According to Associated Press, Epic Records has responded to the backlash. After the Rev. Jesse Jackson reached out to Wayne's management The Blueprint Group on the family's behalf, the label has released a statement claiming that the remix was "unauthorized" and that it leaked online. The label promised to make efforts to erase the track from the web, stating that an official version of the song will be released at a later time that "will not include such references."
"We regret the unauthorized remix version of Future's 'Karate Chop,' which was leaked online and contained hurtful lyrics," the statement said. "Out of respect for the legacy of Emmett Till and his family and the support of the Reverend Jesse L. Jackson, Sr. ... we are going through great efforts to take down the unauthorized version."
Additionally, a Facebook posting on the Mamie Till Mobley Memorial Foundation last night said that Epic Records Chairman and CEO LA Reid personally reached out to apologize.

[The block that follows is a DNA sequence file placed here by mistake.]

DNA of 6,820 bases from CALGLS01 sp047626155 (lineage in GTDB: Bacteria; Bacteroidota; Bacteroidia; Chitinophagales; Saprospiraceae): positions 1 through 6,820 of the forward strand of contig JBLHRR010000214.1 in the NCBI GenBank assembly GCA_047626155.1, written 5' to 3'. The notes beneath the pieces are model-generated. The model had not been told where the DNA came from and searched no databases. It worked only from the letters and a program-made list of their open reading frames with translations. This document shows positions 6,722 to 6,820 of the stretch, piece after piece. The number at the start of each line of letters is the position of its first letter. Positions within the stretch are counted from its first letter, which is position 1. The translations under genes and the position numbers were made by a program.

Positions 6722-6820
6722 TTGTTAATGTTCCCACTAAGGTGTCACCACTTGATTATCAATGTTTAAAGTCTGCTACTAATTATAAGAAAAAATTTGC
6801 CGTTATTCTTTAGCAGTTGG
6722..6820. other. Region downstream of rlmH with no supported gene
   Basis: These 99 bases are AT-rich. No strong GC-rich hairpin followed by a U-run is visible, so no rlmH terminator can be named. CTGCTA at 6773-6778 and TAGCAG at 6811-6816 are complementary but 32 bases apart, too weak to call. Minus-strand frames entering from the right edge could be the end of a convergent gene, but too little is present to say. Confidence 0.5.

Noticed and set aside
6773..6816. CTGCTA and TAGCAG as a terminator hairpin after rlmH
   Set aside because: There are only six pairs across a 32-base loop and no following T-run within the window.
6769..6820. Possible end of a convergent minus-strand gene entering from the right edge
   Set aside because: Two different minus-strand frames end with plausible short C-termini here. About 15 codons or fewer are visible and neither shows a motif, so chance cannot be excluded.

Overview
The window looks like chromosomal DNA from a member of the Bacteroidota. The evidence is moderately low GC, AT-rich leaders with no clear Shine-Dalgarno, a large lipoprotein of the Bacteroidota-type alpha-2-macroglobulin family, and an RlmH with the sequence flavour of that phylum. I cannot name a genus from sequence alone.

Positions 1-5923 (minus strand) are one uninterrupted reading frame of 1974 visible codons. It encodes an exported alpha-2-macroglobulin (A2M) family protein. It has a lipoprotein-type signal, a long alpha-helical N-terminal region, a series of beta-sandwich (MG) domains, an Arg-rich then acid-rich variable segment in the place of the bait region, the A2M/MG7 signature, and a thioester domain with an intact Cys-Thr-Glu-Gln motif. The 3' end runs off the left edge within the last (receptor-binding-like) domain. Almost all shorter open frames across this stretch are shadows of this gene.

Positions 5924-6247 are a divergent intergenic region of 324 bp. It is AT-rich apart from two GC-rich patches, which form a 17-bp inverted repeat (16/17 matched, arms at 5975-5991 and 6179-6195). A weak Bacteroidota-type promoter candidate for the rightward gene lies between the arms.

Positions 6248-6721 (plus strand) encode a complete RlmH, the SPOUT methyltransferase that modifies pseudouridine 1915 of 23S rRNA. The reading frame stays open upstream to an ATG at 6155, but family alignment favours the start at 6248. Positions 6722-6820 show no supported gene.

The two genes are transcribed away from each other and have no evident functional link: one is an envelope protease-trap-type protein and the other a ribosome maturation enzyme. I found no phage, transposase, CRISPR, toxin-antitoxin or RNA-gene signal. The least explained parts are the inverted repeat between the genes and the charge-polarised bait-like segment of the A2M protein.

After learning of the reference on the song, Airickca Gordon-Taylor, the founding director of the Foundation and cousin of Emmett Till, spoke out on behalf of the family and branded the reference "disrespectful." "We found it dishonorable to his name and what his death has meant to us as a people and as a culture," said Gordon-Taylor. "It was offensive not only to us, but to our ancestors and to women and to themselves as young, black men. I just couldn’t understand how you could compare the gateway of life to the brutality and punishment of death. And I feel as though they have no pride and no dignity as black men.”
Till was killed in 1955 while visiting his family in Mississippi. He was beaten severely and shot in the head before his attackers tied a cotton gin to his body with barbed wire and threw him into the Tallahatchie River. Two white men were acquitted of the killing by an all-white jury.